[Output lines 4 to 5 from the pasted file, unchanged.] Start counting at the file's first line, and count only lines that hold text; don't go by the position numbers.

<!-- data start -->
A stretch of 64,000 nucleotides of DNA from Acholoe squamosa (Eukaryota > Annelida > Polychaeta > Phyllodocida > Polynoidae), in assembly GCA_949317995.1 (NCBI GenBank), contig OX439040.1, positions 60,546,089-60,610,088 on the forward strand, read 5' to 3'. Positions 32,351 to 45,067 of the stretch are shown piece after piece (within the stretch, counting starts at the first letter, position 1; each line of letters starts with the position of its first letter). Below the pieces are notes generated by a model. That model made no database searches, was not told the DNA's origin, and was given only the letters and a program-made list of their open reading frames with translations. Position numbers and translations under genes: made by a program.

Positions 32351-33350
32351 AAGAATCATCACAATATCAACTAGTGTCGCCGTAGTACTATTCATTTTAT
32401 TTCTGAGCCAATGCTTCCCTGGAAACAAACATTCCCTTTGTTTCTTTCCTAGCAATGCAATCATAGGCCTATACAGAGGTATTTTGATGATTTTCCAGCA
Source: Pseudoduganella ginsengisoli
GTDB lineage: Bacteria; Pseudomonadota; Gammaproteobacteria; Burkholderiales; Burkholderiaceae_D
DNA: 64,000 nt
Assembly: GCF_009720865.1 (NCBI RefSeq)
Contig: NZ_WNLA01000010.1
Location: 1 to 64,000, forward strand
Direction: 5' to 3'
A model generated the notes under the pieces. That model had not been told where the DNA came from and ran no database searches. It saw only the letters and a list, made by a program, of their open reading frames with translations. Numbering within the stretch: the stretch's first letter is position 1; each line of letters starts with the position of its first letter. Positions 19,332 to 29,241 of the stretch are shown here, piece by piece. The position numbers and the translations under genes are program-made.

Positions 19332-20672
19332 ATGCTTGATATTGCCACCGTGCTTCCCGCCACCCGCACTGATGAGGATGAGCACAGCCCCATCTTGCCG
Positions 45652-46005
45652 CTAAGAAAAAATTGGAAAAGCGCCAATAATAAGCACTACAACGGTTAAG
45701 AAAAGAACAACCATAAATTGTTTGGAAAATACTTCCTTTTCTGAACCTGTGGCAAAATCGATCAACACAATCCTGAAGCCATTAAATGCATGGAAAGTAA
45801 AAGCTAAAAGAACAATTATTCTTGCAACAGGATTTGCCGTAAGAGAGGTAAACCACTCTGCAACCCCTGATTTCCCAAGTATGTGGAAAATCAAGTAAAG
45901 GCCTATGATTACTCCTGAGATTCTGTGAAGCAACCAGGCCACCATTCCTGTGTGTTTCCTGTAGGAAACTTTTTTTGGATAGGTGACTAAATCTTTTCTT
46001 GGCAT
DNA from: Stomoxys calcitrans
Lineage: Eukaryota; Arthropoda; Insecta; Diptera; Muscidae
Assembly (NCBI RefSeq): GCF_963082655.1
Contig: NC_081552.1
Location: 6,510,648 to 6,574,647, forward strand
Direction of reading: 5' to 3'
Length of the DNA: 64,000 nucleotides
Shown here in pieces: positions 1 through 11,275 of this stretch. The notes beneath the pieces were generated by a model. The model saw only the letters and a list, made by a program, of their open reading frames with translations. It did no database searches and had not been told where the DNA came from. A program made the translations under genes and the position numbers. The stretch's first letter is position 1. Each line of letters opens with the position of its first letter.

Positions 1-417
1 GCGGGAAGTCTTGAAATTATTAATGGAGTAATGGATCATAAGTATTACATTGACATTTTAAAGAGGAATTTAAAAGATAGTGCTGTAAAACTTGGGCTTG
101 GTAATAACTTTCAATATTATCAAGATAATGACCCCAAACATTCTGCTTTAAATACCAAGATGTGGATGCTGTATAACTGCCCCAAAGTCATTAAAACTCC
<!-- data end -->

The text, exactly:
32401 TTCTGAGCCAATGCTTCCCTGGAAACAAACATTCCCTTTGTTTCTTTCCTAGCAATGCAATCATAGGCCTATACAGAGGTATTTTGATGATTTTCCAGCA
Source: Pseudoduganella ginsengisoli